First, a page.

Top Questions to Ask Your Team for Year-End Stock Compensation Reporting

As year-end reporting gets underway for many companies, we wanted to provide a list of important stock compensation questions that come up only once each year (or at least undergo more scrutiny than normal). We’ve organized our questions into five main topics. By reviewing this list, you and your team can be better prepared to handle the trickiest reporting elements during the busiest time of the year.

Footnote Disclosures

1. How will performance awards be disclosed in the roll-forward tables?

If you’re paying out performance awards above or below target for the first time, think it through. This is not explicitly covered in ASC 718-10-5-2, the stock compensation disclosure guidance.

Many companies initially disclose performance awards based on the target units, then adjust based on the final payout. When the final payout occurs, we often see the shares paid above target represented as an additional line in the share roll-forward (as opposed to additional shares “granted” in the period). For awards paying out below target, this is often represented in one of two ways:

  1. Add an additional line in the share roll-forward for target shares not paid out due to under performance, similar to the common approach for above-target payout.
  2. Include the shares not paid out due to under-performance in the “shares canceled” line of the roll-forward. In this case, it may also be helpful to add a footnote detailing this combination.

The benefit of the first approach is congruency in both above-target and below-target scenarios. However, the second approach is common and may be simpler to incorporate, as many stock administration systems will cancel target shares due to underperformance in the same manner as other awards are canceled.

For a thorough discussion of approaches we see in practice, read our article on 10-K disclosures.

2. Did you have any modifications this year?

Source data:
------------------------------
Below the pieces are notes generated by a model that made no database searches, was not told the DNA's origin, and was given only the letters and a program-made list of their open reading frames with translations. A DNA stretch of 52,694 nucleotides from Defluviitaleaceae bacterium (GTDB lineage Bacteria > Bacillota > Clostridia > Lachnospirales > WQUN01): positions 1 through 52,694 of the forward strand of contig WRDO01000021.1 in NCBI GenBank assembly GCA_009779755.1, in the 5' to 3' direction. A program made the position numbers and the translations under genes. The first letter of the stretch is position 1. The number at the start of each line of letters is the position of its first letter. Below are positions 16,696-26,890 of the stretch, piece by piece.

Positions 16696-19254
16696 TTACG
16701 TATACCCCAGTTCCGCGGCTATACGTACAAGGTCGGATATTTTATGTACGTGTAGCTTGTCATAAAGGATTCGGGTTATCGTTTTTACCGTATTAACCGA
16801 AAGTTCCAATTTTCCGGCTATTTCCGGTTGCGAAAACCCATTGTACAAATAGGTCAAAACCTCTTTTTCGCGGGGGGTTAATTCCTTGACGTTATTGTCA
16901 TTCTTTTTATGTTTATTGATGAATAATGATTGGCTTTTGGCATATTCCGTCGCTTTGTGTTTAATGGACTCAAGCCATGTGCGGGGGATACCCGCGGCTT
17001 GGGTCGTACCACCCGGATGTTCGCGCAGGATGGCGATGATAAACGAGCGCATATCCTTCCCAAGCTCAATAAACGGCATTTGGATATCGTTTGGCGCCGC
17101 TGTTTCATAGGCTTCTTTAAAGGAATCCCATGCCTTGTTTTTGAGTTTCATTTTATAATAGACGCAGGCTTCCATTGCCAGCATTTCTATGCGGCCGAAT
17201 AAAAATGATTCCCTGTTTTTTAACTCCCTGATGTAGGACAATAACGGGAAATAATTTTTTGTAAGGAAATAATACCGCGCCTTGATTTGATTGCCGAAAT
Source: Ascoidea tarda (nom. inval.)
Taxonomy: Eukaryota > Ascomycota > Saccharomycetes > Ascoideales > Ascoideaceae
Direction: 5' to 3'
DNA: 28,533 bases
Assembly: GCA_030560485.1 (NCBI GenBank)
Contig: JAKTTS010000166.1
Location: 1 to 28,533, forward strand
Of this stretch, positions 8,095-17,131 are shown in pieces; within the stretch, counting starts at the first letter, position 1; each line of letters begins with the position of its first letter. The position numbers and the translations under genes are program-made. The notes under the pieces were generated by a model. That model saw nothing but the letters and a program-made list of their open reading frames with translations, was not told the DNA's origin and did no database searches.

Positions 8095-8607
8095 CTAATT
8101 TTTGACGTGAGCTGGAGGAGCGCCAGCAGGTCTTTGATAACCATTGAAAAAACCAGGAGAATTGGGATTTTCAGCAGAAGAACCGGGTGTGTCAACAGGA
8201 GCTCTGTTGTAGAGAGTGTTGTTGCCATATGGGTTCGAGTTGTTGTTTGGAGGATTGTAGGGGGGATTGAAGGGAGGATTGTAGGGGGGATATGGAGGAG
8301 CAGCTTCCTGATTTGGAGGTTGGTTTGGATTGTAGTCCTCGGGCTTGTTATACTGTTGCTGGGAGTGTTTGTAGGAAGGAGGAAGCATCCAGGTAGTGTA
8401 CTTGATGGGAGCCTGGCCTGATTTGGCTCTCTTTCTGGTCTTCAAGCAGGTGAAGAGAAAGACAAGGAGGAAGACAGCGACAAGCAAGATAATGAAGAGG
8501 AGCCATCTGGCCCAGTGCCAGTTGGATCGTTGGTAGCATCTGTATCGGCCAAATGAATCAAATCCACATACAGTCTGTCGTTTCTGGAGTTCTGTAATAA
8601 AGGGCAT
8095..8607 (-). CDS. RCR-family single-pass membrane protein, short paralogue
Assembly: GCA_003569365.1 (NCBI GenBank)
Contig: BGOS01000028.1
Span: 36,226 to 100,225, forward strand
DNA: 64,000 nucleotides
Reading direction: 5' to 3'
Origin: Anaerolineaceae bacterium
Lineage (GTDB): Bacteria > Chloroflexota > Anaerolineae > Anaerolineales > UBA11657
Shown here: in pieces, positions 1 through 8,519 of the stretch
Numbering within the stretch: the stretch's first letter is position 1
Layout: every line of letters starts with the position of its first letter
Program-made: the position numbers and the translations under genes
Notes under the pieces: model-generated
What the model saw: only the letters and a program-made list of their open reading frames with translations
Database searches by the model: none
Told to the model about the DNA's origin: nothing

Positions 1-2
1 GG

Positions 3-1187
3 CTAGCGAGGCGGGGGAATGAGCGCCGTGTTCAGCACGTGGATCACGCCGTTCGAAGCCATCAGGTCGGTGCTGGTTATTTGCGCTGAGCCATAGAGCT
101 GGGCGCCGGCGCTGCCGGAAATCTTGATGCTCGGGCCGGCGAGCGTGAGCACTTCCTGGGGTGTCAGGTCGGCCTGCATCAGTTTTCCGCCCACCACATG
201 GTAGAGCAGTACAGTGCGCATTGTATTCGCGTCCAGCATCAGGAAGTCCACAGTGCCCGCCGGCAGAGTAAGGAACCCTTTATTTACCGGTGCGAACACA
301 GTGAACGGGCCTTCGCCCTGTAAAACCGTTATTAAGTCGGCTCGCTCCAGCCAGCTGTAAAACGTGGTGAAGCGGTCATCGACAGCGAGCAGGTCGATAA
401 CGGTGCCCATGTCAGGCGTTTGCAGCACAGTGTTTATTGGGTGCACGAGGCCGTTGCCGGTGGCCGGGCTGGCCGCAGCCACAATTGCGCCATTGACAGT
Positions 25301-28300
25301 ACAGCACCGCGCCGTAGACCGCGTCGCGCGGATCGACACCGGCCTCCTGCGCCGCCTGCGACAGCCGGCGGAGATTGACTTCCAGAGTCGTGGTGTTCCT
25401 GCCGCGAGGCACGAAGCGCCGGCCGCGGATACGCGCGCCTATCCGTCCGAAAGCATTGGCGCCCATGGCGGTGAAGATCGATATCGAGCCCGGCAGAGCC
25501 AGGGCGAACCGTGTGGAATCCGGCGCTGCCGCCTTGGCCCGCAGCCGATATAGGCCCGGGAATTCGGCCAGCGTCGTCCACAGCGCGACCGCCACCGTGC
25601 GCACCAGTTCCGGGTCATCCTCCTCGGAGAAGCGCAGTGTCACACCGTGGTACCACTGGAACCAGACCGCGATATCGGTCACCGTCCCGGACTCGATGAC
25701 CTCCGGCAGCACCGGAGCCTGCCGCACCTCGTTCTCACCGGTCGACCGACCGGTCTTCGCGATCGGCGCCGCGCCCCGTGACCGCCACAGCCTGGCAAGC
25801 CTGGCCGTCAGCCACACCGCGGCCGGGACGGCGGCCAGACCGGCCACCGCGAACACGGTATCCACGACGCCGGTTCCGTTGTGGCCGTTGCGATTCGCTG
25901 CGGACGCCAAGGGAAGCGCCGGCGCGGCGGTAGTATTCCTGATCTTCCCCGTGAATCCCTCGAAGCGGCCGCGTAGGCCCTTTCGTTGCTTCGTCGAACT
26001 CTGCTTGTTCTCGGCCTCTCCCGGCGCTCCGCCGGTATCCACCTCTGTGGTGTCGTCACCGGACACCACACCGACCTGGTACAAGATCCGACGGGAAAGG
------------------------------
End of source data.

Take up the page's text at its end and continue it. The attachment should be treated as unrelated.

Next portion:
For any significant modifications made to your awards during the year, you must disclose the terms of the modification, the number of employees impacted, and the total incremental cost.

Interestingly, although the fair value for expensing purposes may have changed due to the modification, the grant-date fair value is generally what ASC 718-10-50-2 requires to be disclosed in the share roll-forward. Tracking different fair values for expense and footnote disclosure purposes may not be possible in all financial reporting tools, so be sure to review your system’s capabilities.

3. Did you assume any shares through an acquisition this year?

The number of shares assumed through acquisitions should be included in the share roll-forward. A separate line in the roll-forward for these assumed shares will help keep the table clean and clearly disclose them. However, if the shares aren’t material, you can consider including them in the shares granted line along with a footnote. For more on assumed awards, please see our checklist of key considerations.

4. Were there any new award types or award designs issued?

If a new award type or a new type of performance award was granted in the year, a best practice is to add a new section to your footnote disclosures describing the new awards issued. The disclosure guidance also calls for a separate roll-forward table when the instrument types are sufficiently distinct.

We suggest drafting the verbiage and updating the footnote disclosures template for these awards before the close. This way, it can be reviewed internally and with auditors as appropriate.


5. Does your data cutoff need to be later than other reporting periods?

At year-end, there is typically a reconciliation performed between employees’ W-2 income and the actual tax benefit recognized by the company on shares exercised/released. Due to this, we typically see a later data cutoff in order to ensure all material activity has been captured. A later data cutoff requires increased coordination and planning among various teams to ensure all reporting requirements can be completed within tighter timeframes.

6. Is there a process in place to ensure FICA taxes are withheld by the end of the year?

FICA taxes must be withheld as soon as a material risk of forfeiture no longer exists. Particularly with awards with retirement eligibility provisions, this can mean FICA taxes may be due before shares are delivered.

Fortunately, there is a “rule of administrative convenience” that allows withholding to be batch-processed in the year of the triggering event. This typically occurs in mid-December to capture the vast majority of affected awards, though all transactions must be processed by December 31. We suggest working with payroll to set up a process for FICA taxes to be withheld and potentially selling shares to cover the taxes as requested by employees.

For an in-depth look on the impact of FICA taxes on equity compensation, please refer to our issue brief.

7. Have you reviewed your 162(m) list, especially in light of recent legislation?

In evaluating your list of 162(m) covered employees, remember that under the Tax Cuts and Jobs Act of 2017, once an employee is covered by this rule, he or she is always covered.